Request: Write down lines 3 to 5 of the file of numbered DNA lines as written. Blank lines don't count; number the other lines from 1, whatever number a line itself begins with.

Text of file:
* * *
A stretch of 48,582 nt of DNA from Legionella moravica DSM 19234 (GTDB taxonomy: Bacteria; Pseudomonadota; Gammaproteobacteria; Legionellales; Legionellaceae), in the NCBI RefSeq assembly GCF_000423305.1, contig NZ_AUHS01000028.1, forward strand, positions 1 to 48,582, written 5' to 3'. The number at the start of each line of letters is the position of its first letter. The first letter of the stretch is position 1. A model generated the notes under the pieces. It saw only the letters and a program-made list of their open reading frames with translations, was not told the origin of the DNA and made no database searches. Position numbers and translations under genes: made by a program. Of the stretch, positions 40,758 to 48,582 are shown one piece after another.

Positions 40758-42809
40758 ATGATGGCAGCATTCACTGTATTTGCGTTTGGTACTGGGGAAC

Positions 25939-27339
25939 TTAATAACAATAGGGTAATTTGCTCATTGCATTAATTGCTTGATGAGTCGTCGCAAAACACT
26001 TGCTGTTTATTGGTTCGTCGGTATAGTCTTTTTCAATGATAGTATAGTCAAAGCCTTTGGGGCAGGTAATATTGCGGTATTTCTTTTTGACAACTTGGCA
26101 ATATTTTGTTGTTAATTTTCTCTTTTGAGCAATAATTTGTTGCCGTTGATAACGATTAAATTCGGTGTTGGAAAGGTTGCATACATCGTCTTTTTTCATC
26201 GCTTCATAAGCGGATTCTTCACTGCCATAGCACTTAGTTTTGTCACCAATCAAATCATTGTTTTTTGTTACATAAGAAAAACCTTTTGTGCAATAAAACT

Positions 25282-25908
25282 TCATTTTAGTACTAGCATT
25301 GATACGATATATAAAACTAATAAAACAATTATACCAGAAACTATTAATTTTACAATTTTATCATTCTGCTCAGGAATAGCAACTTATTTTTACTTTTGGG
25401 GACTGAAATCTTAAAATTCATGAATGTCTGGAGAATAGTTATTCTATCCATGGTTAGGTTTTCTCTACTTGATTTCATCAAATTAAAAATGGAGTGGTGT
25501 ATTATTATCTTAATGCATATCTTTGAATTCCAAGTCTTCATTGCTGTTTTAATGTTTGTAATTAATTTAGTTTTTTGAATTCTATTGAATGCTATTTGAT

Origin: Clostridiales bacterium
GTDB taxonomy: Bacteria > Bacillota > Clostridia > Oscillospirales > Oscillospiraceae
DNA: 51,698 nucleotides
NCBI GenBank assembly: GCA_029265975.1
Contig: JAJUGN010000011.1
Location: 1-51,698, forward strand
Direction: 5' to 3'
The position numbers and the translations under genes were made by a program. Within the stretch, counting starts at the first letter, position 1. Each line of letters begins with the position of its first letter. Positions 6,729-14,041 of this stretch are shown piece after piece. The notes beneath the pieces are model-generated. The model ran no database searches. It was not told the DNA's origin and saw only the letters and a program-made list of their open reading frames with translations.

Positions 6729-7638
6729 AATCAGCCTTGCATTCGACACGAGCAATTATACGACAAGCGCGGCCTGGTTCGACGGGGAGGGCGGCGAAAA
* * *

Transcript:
40758 ATGATGGCAGCATTCACTGTATTTGCGTTTGGTACTGGGGAAC

Positions 25939-27339
25939 TTAATAACAATAGGGTAATTTGCTCATTGCATTAATTGCTTGATGAGTCGTCGCAAAACACT